Abbeyfield Homes Care, Community and Companionship by Matt Collison, Canada

 

In 1956, Major Richard Carr-Gomm left his position in the British army to become Bermondsey, England’s first male home helper. He would be sent to the homes of seniors to help them in any way he could and discovered that he was quite often their only visitor.

The elderly always seemed eager to talk and appreciated his company as though he were the monarch himself, so he made a decision to try to develop a home where they could live together and have a sense of companionship. Using his 250-pound army gratuity to purchase a small house he began providing residents with a more personal service. It garnered such a great response that he soon bought other small houses and in 1955 the first Abbeyfield Society was founded and registered as a charity.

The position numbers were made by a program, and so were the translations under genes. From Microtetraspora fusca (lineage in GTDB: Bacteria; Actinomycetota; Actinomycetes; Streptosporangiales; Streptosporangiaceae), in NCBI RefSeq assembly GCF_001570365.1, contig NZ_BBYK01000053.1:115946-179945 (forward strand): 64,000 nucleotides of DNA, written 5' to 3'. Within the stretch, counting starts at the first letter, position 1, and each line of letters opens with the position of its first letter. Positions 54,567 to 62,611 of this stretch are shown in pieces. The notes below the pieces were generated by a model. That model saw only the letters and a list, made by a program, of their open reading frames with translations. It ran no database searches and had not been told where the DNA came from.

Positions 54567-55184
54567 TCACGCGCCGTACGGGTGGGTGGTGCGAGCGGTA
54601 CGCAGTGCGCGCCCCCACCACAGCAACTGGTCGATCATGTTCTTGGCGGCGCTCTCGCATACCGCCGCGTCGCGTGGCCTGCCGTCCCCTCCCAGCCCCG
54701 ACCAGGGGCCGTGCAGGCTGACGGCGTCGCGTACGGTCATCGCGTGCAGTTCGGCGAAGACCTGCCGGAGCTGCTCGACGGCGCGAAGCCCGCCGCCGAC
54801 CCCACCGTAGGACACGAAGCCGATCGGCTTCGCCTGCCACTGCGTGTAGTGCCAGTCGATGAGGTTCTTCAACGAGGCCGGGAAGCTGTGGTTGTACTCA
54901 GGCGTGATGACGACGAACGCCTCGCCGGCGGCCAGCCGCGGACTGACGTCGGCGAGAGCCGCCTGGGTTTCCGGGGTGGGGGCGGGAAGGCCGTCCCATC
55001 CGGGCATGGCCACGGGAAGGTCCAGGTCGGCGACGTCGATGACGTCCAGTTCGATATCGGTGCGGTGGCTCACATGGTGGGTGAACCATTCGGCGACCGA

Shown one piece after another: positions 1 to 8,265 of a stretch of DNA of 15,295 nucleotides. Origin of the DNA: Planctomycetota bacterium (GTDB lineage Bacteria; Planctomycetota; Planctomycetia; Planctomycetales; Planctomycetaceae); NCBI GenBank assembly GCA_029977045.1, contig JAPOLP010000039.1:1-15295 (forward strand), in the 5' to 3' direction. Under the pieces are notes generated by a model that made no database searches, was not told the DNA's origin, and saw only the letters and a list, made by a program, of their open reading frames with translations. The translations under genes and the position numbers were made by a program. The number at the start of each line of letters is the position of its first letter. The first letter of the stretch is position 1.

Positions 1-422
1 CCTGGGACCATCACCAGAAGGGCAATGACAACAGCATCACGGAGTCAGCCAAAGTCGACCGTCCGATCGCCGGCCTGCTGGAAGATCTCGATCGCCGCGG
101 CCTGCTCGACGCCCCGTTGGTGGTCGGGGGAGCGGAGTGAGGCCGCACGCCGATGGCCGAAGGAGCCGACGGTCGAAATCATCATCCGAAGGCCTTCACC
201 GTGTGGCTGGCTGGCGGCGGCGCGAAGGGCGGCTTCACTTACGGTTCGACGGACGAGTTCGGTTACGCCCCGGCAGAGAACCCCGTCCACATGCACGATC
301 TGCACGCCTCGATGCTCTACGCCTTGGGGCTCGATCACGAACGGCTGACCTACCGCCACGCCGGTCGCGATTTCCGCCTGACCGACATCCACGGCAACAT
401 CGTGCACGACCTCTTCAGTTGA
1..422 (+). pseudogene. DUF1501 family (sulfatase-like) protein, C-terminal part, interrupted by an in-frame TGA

52 years later Abbeyfield is one of the biggest and most well known organizations in the world with over 800 houses and 13,000 volunteers supporting the more than 9,000 residents.

 

From the outside, Abbeyfield houses look like single family dwellings and operate on flexible guidelines, not the rigid rules, policies and schedules of a private nursing home. They house anywhere between 10 to 12 seniors with the only requirement being that they be over the age of 60 and no longer interested in living alone.

There were over 600 houses in the UK before the trend made its way across the pond to North America where the first Abbeyfield House in Canada was established in Sidney, BC, in 1987. Today there are 39 societies, 29 houses and about 10 in development, but the need is much greater, much greater by far.